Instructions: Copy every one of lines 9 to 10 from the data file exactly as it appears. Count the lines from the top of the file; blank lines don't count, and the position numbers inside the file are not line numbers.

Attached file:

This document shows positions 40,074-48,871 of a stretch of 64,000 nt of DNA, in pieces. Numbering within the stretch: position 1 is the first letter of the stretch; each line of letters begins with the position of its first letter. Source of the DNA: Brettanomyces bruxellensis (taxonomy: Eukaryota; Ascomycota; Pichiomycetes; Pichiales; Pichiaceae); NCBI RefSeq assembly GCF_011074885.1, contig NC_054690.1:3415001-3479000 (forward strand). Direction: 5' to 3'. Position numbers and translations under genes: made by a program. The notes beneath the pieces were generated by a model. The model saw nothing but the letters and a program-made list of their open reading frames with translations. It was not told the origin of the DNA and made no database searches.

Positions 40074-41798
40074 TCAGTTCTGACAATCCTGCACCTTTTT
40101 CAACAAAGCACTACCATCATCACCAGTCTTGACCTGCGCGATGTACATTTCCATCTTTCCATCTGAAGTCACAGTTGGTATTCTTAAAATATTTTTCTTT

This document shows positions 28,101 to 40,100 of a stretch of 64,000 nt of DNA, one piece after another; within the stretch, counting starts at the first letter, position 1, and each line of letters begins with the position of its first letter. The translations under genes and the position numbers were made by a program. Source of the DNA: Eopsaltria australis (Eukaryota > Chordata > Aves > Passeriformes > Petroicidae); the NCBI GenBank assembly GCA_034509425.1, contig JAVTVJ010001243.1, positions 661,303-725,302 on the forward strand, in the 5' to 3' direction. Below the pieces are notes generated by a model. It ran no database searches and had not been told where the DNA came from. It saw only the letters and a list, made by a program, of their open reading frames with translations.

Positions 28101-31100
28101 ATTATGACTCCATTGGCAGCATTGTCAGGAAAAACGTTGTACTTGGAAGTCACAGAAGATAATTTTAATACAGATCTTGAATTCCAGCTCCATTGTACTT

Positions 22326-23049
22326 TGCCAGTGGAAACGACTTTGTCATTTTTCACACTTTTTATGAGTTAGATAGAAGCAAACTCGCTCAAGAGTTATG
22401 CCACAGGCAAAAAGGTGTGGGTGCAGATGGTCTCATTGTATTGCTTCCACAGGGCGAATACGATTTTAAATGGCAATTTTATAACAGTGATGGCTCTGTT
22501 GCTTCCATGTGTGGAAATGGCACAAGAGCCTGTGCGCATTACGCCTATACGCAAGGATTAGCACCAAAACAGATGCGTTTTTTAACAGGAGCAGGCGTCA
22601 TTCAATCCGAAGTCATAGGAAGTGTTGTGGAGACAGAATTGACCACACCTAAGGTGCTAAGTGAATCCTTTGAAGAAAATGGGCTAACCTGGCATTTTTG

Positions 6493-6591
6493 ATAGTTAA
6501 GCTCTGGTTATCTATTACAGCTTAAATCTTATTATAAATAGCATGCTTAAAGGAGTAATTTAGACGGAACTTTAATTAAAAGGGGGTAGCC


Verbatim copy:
22326 TGCCAGTGGAAACGACTTTGTCATTTTTCACACTTTTTATGAGTTAGATAGAAGCAAACTCGCTCAAGAGTTATG
22401 CCACAGGCAAAAAGGTGTGGGTGCAGATGGTCTCATTGTATTGCTTCCACAGGGCGAATACGATTTTAAATGGCAATTTTATAACAGTGATGGCTCTGTT